Atmospheric Noise

The Indefinite Urbanism of Los Angeles

Book Pages: 256 Illustrations: 21 illustrations Published: February 2021

Author: Marina Peterson

Subjects
Anthropology > Cultural Anthropology, Cultural Studies, Music > Sound Studies

In Atmospheric Noise, Marina Peterson traces entanglements of environmental noise, atmosphere, sense, and matter that cohere in and through encounters with airport noise since the 1960s. Exploring spaces shaped by noise around Los Angeles International Airport (LAX), she shows how noise is a way of attuning toward the atmospheric: through noise we learn to listen to the sky and imagine the permeability of bodies and matter, sensing and conceiving that which is diffuse, indefinite, vague, and unformed. In her account, the “atmospheric” encompasses the physicality of the ephemeral, dynamic assemblages of matter as well as a logic of indeterminacy. It is audible as well as visible, heard as much as breathed. Peterson develops a theory of “indefinite urbanism” to refer to marginalized spaces of the city where concrete meets sky, windows resonate with the whine of departing planes, and endangered butterflies live under flight paths. Offering a conceptualization of sound as immanent and non-objectified, she demonstrates ways in which noise is central to how we know, feel, and think atmospherically.

Praise

“An exemplary experiment in compositional thinking and writing, Atmospheric Noise buzzes with conceptual and methodological inventiveness. Through the style in which it deftly traces the uneven emergence and refraction of urban noise across archives, concepts, bodies, regulations, and experience, Marina Peterson's book brilliantly performs its own argument about the importance of an ethos of informed listening. Atmospheric Noise should be on the bookshelf of anyone interested in understanding and writing about the atmospheric conditions of worlds.” — Derek P. McCormack, author of Atmospheric Things: On the Allure of Elemental Envelopment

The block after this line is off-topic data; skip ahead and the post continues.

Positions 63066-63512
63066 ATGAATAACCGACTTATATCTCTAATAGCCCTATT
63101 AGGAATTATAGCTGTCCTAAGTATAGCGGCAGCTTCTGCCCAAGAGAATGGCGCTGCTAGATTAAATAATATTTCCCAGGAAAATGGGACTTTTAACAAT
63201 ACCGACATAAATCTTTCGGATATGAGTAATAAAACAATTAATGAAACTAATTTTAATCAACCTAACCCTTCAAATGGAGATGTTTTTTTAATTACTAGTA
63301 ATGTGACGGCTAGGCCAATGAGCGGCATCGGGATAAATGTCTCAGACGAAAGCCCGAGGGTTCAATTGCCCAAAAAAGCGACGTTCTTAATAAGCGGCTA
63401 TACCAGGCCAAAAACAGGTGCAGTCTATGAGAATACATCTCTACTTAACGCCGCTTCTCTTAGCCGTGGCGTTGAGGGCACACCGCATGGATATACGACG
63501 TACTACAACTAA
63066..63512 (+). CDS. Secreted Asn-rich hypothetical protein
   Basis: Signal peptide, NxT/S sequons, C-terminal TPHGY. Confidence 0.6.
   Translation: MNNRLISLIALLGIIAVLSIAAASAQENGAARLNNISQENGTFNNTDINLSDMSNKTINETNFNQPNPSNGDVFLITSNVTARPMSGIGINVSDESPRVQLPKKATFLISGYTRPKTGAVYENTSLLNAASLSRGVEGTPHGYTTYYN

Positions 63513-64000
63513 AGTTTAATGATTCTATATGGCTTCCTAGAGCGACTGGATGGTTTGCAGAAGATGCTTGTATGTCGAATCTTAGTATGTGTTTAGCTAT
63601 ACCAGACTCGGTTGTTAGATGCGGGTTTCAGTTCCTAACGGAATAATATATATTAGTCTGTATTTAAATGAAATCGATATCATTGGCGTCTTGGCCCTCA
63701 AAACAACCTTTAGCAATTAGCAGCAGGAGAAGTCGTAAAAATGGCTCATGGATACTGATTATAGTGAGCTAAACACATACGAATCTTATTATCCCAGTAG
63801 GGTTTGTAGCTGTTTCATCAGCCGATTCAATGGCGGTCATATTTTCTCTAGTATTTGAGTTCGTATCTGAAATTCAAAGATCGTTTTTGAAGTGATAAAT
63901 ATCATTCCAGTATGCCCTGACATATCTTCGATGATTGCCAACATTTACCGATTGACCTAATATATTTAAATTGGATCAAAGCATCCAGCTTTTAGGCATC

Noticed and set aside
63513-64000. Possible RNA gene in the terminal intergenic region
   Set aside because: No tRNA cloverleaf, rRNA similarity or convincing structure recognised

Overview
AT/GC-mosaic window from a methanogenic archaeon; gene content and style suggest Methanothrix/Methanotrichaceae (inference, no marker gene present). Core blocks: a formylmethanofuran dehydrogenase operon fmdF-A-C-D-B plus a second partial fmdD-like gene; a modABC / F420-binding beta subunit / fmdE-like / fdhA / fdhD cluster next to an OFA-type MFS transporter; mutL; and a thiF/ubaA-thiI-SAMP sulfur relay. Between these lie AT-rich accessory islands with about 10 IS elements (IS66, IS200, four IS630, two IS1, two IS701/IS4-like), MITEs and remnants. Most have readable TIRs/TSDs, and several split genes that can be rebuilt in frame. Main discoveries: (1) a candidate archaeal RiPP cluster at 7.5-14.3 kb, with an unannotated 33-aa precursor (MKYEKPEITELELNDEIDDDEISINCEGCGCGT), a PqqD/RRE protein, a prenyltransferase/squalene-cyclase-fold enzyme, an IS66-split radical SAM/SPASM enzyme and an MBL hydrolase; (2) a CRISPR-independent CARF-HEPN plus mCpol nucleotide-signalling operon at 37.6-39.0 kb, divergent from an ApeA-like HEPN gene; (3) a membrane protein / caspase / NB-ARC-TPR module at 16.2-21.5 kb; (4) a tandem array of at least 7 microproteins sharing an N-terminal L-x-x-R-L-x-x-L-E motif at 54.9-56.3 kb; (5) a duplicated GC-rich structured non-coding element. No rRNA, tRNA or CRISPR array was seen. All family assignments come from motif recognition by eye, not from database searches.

“Writing in and through the movements of people, butterflies, planes, and homes; the shifts in environmental discourse; and varied human-nonhuman entanglements, Marina Peterson brings us a story and a book that will resonate across fields for years to come. Original, compelling, and evocative.” — Nicole Starosielski, author of The Undersea Network

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Open Access

Author/Editor Bios Back to Top

Marina Peterson is Associate Professor of Anthropology at the University of Texas at Austin, author of Sound, Space, and the City: Civic Performance in Downtown Los Angeles, and coeditor of Between Matter and Method: Encounters in Anthropology and Art.

Table of Contents Back to Top
Acknowledgments  ix
Introduction  1
1. Aerial Attunements
2. Noise Annoys
3. Environmental Imaginaries
4. Murmurs: Experiments in Glitching
5. Vibrating Matter
6. Indefinite Urbanism
Notes
References
Index
Sales/Territorial Rights: World

Rights and licensing
Additional InformationBack to Top
Paper ISBN: 978-1-4780-1182-8 / Cloth ISBN: 978-1-4780-1070-8
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